My good friend Nuni and I met while studying abroad in Turkey. From the first time we hung out, we just clicked. A few years after our trip, we ended up living together in New York City while I taught and she went to school. Today we live thousands of miles apart (much like Mil & I), but have managed to keep our friendship strong with long phone calls and plane rides.
Nuni’s family, the Raes, live just outside the city in New Jersey. They took me under their wing from my first trip to the area and on. Nuni is one the most loving people I know and her family is no different. They have a constant stream of people coming through their house to eat, relax over tea, and get love and support from both her mom and dad. Aycha and Habib are the best! Her family even flew to Helena to see me get married.
The Raes are a health conscious family and have introduced me to all sorts of teas and tonics. They’re Turkish, so to begin with they don’t eat the standard American diet. Turkish food is generally healthier than American food. It incorporates a lot of seasonal fruits and vegetables, as well as lamb, chicken, and freshly baked bread. They also grow a huge organic garden every year, so all summer long their kitchen overflows with produce. Apparently Nuni’s dad has recently gotten into herbal extracts and tinctures; I can’t wait to see what I get offered next time I visit!
My very first Thanksgiving in New York was spent with her family and a bunch of friends from their mosque. We hung out in the kitchen all day preparing the food for our evening feast. In addition to the traditional turkey and cranberry sauce, Nuni and her mom had some healthier recipes to try out. I can’t remember any of the dishes we made with the exception of the kale salad. It was my first experience with kale and I remember the salad being so good that I was constantly sneaking bites before dinner – and by bites, I mean that probably a 1/4 of the salad was gone by dinner… Since then I’ve recreated that salad countless times and it always makes me think of the Rae family.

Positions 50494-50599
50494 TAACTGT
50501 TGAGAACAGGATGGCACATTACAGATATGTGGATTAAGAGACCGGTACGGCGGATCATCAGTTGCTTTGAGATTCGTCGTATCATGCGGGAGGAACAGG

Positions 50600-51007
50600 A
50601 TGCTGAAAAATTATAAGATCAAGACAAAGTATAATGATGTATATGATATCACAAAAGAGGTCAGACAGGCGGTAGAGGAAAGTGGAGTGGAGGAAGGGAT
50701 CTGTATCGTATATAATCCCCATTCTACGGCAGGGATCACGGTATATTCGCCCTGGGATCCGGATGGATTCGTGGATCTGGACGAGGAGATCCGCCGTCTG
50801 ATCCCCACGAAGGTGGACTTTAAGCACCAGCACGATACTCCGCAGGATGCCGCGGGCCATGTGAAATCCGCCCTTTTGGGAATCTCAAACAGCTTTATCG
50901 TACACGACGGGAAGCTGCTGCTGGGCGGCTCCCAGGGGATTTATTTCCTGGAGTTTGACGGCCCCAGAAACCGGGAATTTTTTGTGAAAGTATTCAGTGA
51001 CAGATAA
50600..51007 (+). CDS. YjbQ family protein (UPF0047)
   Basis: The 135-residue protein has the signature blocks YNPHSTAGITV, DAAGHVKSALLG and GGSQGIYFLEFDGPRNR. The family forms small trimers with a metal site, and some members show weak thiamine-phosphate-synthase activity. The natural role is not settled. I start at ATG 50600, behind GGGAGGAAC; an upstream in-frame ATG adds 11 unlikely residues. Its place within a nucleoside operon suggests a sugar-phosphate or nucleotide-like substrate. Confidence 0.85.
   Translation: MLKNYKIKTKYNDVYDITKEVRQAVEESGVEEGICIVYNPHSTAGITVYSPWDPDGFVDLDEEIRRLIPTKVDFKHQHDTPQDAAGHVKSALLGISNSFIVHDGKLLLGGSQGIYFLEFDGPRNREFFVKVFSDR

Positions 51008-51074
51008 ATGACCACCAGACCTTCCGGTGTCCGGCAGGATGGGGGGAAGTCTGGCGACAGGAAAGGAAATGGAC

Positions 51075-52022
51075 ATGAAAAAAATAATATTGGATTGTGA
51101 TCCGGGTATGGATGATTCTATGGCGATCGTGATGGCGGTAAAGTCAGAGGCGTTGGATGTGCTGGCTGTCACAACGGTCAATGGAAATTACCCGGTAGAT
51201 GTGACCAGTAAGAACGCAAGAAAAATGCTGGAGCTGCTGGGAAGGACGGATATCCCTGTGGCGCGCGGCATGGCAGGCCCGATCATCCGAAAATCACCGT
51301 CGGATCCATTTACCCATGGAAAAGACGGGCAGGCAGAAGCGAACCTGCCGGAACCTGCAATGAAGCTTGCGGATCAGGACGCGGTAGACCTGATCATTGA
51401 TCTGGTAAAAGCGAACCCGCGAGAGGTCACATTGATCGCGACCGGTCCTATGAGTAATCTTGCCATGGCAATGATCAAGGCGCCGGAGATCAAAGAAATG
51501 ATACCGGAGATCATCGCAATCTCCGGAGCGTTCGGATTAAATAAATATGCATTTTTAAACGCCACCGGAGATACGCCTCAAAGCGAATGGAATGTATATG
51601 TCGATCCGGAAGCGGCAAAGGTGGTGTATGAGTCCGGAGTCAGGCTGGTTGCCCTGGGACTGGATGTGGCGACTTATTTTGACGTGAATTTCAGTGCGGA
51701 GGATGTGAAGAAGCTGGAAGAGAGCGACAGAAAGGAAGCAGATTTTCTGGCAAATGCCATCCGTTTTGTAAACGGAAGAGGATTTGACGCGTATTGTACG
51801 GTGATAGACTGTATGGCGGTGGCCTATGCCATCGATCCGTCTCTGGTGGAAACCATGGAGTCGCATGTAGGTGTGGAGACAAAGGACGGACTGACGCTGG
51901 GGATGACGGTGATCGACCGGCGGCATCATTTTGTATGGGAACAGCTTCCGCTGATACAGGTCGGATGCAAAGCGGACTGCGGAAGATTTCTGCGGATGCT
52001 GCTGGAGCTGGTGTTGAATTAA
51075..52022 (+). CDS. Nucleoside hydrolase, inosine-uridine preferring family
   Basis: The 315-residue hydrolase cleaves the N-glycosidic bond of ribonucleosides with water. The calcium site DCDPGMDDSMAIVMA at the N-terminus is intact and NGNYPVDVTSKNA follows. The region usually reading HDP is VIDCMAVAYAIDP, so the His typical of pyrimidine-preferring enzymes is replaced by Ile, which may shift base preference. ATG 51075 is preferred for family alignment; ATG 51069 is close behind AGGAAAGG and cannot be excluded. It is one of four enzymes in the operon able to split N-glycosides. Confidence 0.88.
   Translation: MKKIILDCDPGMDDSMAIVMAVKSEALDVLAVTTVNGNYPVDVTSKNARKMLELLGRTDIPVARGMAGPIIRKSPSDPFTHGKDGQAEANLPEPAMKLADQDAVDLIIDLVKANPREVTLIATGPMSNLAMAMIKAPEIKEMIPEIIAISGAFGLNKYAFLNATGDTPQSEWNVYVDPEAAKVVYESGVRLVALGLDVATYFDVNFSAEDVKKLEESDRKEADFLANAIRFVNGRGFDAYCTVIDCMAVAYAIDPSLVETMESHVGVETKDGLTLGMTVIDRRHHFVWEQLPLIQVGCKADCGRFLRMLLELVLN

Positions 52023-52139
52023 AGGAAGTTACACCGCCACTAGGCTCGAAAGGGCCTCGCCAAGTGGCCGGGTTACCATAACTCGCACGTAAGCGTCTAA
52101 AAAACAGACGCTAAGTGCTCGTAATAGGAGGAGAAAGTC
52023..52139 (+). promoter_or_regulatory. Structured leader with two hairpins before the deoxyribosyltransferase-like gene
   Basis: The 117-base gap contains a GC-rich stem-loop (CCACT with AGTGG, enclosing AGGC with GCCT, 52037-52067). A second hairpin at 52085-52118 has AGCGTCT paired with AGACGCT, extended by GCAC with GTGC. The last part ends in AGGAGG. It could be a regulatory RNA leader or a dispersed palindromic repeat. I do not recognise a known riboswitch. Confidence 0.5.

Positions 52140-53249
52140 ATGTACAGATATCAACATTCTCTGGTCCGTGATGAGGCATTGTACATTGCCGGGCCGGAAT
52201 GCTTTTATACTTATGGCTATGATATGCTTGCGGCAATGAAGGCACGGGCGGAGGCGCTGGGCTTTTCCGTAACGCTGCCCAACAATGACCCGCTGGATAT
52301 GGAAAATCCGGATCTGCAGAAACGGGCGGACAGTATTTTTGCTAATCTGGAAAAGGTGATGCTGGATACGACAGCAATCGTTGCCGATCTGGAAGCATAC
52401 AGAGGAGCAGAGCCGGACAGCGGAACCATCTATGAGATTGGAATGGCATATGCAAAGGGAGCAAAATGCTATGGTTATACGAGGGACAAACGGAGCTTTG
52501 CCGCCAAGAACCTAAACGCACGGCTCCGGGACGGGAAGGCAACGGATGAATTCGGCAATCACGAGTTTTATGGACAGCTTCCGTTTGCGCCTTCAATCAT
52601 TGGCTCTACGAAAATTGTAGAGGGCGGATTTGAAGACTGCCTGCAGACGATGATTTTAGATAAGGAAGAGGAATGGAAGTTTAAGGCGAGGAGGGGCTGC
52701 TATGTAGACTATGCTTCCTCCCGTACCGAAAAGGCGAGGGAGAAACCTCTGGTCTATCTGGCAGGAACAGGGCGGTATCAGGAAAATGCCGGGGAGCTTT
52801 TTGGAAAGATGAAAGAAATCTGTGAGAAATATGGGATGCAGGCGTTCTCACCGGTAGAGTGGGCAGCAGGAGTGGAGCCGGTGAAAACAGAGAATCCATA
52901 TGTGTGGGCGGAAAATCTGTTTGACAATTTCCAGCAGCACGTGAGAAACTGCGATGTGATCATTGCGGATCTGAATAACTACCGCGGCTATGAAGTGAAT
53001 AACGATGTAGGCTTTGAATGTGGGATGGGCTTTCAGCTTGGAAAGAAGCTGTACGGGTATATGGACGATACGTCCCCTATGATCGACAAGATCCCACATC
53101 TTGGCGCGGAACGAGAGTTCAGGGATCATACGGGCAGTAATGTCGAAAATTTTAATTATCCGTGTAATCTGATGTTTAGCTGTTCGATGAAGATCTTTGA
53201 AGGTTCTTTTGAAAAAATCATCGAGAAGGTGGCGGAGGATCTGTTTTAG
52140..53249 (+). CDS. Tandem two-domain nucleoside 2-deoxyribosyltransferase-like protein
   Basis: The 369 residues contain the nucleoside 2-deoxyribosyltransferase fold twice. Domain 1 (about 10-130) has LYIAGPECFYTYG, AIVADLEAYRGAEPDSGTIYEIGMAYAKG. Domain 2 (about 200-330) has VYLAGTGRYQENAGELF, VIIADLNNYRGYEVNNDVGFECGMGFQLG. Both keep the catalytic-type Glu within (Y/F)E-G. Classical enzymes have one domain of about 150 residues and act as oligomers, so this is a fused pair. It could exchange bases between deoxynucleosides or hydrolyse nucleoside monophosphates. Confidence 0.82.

The Rae Family’s Kale Salad
- 2 medium bunches kale, finely chopped
- 2 garlic cloves
- 1/4 red onion, finely chopped
- Juice of 1 lemon
- A few tablespoons balsamic vinegar, to taste
- A few tablespoons extra virgin olive oil, to taste
- A little squirt of honey, to taste
- Sea salt and pepper to taste
- 1-2 handfuls dried sweetened cranberries, for garnish
- 1-2 handfuls pecan halves or pieces, you can also use walnuts
Preheat the oven to 300F and toast the pecans onto a baking sheet for 8-10 minutes until lightly golden. Do not skip this step! Remove the stems from the kale and discard. Finely chop the kale leaves. Wash the kale, spin dry, and place in a large bowl.
Add the minced garlic, chopped onion, lemon juice, olive oil, balsamic vinegar, honey, and salt, and pepper. Mix the kale well, tossing with spoons or with your hands. I always use my hands, so I can massage the kale a little to soften it up. Taste the kale, adjust the seasonings as needed, and continue mixing for about 1 minute to ensure everything is well coated.
Toss in the dried cranberries and toasted pecans. Lightly mix everything together again. Wrap the bowl and place in the fridge for 30-60 minutes to soften, then serve. The longer the kale sits in the acid from the lemon juice and balsamic vinegar, the more it will wilt. I generally like to eat the salad day of, as it gets a little too wilted for my taste by the next day.
I actually made this for the first Thanksgiving I spent in Helena with my friends Lynn and Dana Chadwick. I think it was their first exposure to kale too, but they seemed to enjoy it. Hopefully this salad will add some green to your Thanksgiving table. You know what they say, eat the rainbow. Ok, that’s what I said when I taught elementary school, but whatever.